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Prince Andrew Intends 'Return to Public Duties' Despite Jeffrey Epstein Scandal

Newsweek logo Newsweek 10/26/2020 Jack Royston
Prince Andrew, Duke of York wearing a suit and tie: Prince Andrew attends church at St Mary the Virgin church in Sandringham, in King's Lynn, England, on January 19, 2020. Sources say is he planning to return to public duties if he can resolve a stand-off with the D.O.J. over Jeffrey Epstein. © Karwai tang/Getty Prince Andrew attends church at St Mary the Virgin church in Sandringham, in King's Lynn, England, on January 19, 2020. Sources say is he planning to return to public duties if he can resolve a stand-off with the D.O.J. over Jeffrey Epstein.

Prince Andrew is planning "to return to public duties" a source close to the prince's team has told Newsweek—just days after allegations he had sex with one of Jeffrey Epstein's victims were included in court papers.

The Duke of York accepts he "can't just go back to the way things were" before the scandal surrounding his friendship with the convicted pedophile, the source told Newsweek.

However, they added, that the prince has been "thinking very hard about how best he can serve his country" almost a year after he stepped back from public life in disgrace.

It comes days after the duke's name appeared to have been redacted in court documents that show Ghislaine Maxwell, an alleged Epstein accomplice, was asked by lawyers about claims the royal had sex with Virginia Giuffre when she was a 17-year-old trafficking victim. Prince Andrew denies having any sexual contact with her.

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"He's very sensitive to the public mood and acutely conscious that the public are the prime consideration," the source continued. "All this still needs to be discussed with his family and then with other stakeholders - the government and Palace officials."

"It is his intention to return to public duties but none of this can seriously progress until the legal process in the US has been resolved and the Duke's side of the story has been properly explained."

Earlier this year, the DOJ said it had submitted a formal request to the U.K. Home Office asking for the prince's testimony. That stand-off is yet to be resolved.

A palace source told Newsweek no formal discussions have taken place among palace aides about a possible return for Andrew.

However, the Sunday Times reported there have been informal conversation with other members of the royal family on the subject of a comeback.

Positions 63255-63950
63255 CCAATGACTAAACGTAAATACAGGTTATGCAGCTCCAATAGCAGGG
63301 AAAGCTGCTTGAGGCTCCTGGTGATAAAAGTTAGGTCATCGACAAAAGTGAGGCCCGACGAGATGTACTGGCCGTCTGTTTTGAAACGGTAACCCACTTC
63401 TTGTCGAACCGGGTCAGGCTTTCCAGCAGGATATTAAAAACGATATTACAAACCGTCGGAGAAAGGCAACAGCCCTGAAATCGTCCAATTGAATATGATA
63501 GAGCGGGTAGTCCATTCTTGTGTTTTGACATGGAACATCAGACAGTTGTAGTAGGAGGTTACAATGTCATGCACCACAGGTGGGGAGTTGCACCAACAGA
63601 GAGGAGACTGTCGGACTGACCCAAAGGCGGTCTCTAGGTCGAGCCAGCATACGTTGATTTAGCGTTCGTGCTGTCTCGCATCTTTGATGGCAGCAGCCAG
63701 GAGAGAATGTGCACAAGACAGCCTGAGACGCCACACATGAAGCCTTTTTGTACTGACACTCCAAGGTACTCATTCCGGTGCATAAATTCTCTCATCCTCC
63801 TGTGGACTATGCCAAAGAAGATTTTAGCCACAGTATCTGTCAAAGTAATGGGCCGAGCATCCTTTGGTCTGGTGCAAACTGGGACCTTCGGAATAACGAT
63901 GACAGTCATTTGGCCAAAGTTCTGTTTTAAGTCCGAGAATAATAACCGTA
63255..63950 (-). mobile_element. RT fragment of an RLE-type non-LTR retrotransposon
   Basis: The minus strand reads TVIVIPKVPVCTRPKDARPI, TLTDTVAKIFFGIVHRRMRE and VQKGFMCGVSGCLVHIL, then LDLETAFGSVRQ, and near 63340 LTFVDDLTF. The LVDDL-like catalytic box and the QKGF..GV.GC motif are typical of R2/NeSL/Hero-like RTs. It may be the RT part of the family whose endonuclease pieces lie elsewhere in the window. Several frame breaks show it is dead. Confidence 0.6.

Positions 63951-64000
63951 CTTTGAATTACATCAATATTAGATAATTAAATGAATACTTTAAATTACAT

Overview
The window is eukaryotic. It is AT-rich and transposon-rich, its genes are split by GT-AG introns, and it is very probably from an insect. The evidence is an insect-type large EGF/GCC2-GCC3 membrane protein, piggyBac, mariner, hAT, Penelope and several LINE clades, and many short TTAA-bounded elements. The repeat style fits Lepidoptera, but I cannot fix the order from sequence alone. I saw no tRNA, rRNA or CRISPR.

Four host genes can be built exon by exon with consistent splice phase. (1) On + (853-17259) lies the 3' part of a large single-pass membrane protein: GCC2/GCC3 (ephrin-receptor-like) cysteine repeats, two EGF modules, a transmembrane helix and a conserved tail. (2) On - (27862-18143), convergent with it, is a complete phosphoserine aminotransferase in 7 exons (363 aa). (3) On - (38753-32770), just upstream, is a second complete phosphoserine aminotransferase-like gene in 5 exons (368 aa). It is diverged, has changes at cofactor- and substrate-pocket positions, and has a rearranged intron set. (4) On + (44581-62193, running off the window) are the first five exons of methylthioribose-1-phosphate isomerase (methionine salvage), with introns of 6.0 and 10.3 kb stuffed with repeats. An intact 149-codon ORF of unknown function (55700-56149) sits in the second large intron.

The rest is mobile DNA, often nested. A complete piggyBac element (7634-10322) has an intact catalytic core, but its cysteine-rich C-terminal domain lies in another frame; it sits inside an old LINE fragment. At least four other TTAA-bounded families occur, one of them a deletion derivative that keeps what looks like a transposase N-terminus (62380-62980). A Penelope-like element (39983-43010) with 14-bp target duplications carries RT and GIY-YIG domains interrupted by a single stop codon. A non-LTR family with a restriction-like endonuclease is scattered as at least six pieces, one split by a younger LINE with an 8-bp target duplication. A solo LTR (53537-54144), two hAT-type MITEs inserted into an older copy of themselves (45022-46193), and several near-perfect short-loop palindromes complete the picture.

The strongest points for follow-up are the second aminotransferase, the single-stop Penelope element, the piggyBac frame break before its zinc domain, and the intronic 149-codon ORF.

The palace insider told Newsweek: "Everyone is quite clear that the duke stepped down because of the distraction that his association with Epstein had.

"There would be a number of hurdles to overcome before that could be resolved and they are still yet to be overcome.

"They're pretty substantial hurdles."

Andrew's close friend Ghislaine Maxwell has denied trafficking charges and perjury and is due to stand trial in July next year.

Last week, a deposition she gave in 2016 to a libel case brought by Giuffre, who was formerly known as Virginia Roberts, was unsealed.

In her deposition, Maxwell said the allegations against the duke were lies.

"Just for the record, I have never at any time, at anyplace, in any moment ever asked Virginia Roberts or whatever she is called now to have sex with anybody," she said.

She added: "Her tissue of lies is extremely hard to pick apart what is true and what isn't.

"Actually I wouldn't recollect her at all but for her tissue stories about this situation."

The source close to the duke's working group said: "Any future public role for the Duke would - and should - be different.

"He can't just go back to the way things were and nor does he want to.

"He's thinking very hard about how best he can serve his country, and a public reframing of the role of the Duke of York is critical."

Buckingham Palace said the situation had not changed since November last year when the prince resigned, citing "the major disruption to my family's work."

At the time, Andrew said: "It has become clear to me over the last few days that the circumstances relating to my former association with Jeffrey Epstein has become a major disruption to my family's work and the valuable work going on in the many organisations and charities that I am proud to support.

"Therefore, I have asked Her Majesty if I may step back from public duties for the foreseeable future, and she has given her permission.

"I continue to unequivocally regret my ill-judged association with Jeffrey Epstein."

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